For a long time the insurance industry has been leveraging analytics to understand and predict risk when writing policies. But what happens when a disputed claim becomes a legal matter? Using advanced technologies, Legal Analytics gives you insights into legal cases and trends that were previously unknowable to provide better legal advice, develop better litigation strategies and win more cases.

Data-Driven Strategy

With Legal Analytics, insurance lawyers can discover what types of cases have actually been litigated, who represented the opposing parties, how long the parties litigated, what findings the court or jury made, and what damages were awarded. It can also provide a detailed litigation history of an opposing party, allowing counsel to understand the party’s strategies and litigation outcomes. Using that information, both in-house counsel and their law firms will be much better equipped to predict how long a case may take, how much it will cost, what damages might be expected, what strategy their opponent might employ, what strategy is likely to be successful, and many other important considerations.

Lex Machina’s Legal Analytics for Insurance Litigation brings data-driven insights to insurance cases pending in Federal District Court from 2009 to the present. The module includes over 98,000 cases (including class actions) involving disputes between an insurer and a policyholder, a beneficiary, or another insurer asserting the rights of a policyholder. It covers a broad spectrum of policy types including home, life, auto, commercial and professional liability, health, disability income, and many more, with the exception of Medicare, Social Security, surety bonds, annuities and ERISA claims.

Unique Policy Type Differentiation

Lex Machina’s Legal Analytics includes coding for the most common types of insurance policies, but its word search function can uncover cases involving many other niche policy types including fire, flood, and cyber security — which can be analyzed separately. These policy type codes, combined with 50 other case tags covering findings, damages and remedies, give users the ability to locate and analyze cases involving issues of interest and the relevant type of policy.

For example, let’s assume I am counsel to a beneficiary of a life insurance policy, the insured has died, and the insurer has refused to pay the policy benefit because it asserts that the insured misrepresented his health on the application for insurance. By selecting the appropriate case tags, I can easily identify the cases involving a life insurance policy in Federal District Courts in which the court made a finding on the issue of fraud or misrepresentation by the insured. The results of my search look like this.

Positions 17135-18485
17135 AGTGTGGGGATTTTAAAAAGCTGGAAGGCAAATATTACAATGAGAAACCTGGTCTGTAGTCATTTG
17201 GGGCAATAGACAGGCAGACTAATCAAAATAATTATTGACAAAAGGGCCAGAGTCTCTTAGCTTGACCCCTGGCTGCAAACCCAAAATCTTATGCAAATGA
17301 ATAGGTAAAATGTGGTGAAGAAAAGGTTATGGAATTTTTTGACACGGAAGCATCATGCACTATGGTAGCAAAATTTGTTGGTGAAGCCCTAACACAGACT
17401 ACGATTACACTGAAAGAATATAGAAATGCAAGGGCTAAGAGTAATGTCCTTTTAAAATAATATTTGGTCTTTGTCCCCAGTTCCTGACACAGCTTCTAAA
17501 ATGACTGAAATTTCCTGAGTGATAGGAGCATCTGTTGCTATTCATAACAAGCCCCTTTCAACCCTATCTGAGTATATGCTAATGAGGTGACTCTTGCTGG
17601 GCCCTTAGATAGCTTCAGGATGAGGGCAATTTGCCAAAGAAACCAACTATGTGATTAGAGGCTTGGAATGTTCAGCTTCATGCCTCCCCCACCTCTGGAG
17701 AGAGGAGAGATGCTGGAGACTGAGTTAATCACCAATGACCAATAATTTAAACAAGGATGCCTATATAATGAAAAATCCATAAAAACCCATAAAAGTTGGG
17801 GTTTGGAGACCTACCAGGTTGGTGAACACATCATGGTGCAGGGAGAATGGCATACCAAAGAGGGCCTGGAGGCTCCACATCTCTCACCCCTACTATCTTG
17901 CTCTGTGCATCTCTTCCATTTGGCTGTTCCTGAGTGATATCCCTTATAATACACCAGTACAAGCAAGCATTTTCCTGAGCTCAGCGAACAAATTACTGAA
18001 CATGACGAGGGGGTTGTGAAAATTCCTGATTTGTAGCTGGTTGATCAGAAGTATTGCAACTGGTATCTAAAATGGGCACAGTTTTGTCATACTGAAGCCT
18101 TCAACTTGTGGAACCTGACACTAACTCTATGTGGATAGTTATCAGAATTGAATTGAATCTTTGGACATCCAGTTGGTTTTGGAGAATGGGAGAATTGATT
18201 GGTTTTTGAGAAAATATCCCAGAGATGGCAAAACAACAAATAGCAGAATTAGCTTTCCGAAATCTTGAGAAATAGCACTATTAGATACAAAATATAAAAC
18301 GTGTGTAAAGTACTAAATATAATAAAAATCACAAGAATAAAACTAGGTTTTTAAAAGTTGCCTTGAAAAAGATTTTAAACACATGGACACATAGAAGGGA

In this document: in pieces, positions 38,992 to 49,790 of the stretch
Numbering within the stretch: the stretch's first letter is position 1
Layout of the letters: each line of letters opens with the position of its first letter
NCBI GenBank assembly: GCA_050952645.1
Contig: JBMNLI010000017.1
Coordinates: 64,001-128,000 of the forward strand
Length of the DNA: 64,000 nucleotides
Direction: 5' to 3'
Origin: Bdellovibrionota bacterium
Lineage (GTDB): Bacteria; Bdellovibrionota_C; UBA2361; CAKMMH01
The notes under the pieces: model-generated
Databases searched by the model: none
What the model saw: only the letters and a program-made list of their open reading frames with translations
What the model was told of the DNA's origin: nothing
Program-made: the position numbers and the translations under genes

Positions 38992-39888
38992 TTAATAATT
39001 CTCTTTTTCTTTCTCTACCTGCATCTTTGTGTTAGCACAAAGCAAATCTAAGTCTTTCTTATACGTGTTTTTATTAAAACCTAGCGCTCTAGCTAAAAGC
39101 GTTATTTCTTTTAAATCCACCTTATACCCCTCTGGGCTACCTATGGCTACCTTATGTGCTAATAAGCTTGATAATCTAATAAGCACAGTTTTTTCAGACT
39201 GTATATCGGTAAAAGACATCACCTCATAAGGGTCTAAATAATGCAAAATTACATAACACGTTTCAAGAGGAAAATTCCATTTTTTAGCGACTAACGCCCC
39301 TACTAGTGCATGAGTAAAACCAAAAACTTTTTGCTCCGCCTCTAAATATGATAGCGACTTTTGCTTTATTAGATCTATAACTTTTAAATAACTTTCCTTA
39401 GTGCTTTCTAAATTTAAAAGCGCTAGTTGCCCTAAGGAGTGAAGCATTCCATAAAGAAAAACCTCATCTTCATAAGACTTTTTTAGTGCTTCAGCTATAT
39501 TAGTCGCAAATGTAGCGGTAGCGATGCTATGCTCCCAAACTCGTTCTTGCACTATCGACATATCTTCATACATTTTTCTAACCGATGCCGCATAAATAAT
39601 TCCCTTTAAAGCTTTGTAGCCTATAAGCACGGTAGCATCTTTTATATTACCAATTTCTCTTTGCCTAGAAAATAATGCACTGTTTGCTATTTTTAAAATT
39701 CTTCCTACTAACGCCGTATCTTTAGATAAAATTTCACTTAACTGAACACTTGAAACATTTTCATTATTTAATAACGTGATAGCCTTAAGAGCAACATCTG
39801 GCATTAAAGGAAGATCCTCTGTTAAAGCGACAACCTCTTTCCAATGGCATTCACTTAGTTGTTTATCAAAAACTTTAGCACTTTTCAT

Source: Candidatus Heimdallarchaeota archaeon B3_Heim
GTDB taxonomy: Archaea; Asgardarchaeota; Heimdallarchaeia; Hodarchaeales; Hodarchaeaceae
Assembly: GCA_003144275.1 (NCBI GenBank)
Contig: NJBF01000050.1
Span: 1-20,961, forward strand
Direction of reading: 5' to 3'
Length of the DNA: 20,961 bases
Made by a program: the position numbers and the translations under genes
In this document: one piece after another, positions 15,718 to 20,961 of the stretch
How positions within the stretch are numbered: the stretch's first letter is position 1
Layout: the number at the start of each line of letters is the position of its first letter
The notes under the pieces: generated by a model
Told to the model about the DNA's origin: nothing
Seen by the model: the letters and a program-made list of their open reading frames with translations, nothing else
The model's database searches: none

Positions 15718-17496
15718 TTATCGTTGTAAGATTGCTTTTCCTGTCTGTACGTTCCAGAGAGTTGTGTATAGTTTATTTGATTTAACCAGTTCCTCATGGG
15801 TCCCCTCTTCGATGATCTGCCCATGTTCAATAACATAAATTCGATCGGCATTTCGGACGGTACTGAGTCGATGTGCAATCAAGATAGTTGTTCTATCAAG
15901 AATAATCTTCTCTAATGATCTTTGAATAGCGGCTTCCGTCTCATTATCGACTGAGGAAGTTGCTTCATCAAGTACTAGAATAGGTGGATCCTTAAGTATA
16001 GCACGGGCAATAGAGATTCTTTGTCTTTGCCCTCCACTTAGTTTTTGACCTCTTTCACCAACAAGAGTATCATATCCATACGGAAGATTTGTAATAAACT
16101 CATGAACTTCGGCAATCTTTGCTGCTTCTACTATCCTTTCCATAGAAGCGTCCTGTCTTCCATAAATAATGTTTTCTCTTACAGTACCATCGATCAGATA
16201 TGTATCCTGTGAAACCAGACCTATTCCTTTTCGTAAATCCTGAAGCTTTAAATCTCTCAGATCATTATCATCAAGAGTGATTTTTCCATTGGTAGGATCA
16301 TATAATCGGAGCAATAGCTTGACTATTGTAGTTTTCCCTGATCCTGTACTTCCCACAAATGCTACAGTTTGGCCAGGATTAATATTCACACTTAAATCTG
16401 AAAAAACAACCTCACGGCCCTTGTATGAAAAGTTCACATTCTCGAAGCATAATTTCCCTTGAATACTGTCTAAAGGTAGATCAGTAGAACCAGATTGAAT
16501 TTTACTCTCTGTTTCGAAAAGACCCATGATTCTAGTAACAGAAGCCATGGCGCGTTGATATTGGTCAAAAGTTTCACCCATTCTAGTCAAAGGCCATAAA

Evaluate Counsel or Competition

Having instant access to cases, resolutions, case timing, damages, and the track records of opposing counsel, parties and judges, is a game-changer for the insurance industry. Using analytics, attorneys for the insured or the insurer can get a clear picture of what it looks like to litigate a particular case and formulate business and legal decisions from a position of knowledge.

Legal Analytics can also be used to identify broad trends in insurance litigation in the Federal Courts. For example, carriers and their counsel are vitally interested in knowing whether Federal Court insurance case filings are increasing or decreasing over time. For carriers, having accurate claim and case filing data is vital to project and assess future risks and to make sure they are equipped to handle claims and cases effectively. Law firms can use the technology to better predict and support their clients’ legal needs. For example, the chart below shows the total number of insurance cases filed each year in the Federal District Courts that are hurricane-related.

Gain Strategic Advantage

Legal Analytics is rapidly becoming a must-have tool to help companies and their counsel make smarter, faster, data-driven business and legal decisions. Without a doubt, the technology is having a profound impact on the way that corporations and their law firms approach the practice of law. All parties in the insurance industry stand to benefit greatly from the use of Legal Analytics given the scope and complexity of insurance cases and the breadth of the types of policies available in the market today. Insurance law firms also will make increasing use of Legal Analytics in order to become better lawyers and new applications for Legal Analytics in the insurance industry likely will emerge. In the meantime, in an industry that already relies heavily on data and predictive analytics models to assess risk, Legal Analytics should be a welcome addition to the existing tool sets of insurers, insured, and their counsel.

This is a condensed version of the article “Legal Analytics: ‘Must-Have’ Tool Assists Carriers in Data-Driven Legal Decisions and Success in Litigation ” from the Insurance Advocate® – Vol. 129, No. 15, September 24, 2018.

Find out more! Specific insights like these are available in Lex Machina’s Insurance Litigation Report .

Ron Porter is a Legal Data Expert at Lex Machina, a LexisNexis company. Prior to joining Lex Machina in 2016, Ron spent 30 years as a member of the General Motors legal staff where he practiced product liability law and represented the company in insurance litigation and arbitrations. Prior to working at General Motors, Ron practiced law at a midsize firm in Detroit, handling personal injury, commercial and insurance litigation. He is a graduate of the University of Michigan Law School and a member of the Michigan Bar Association.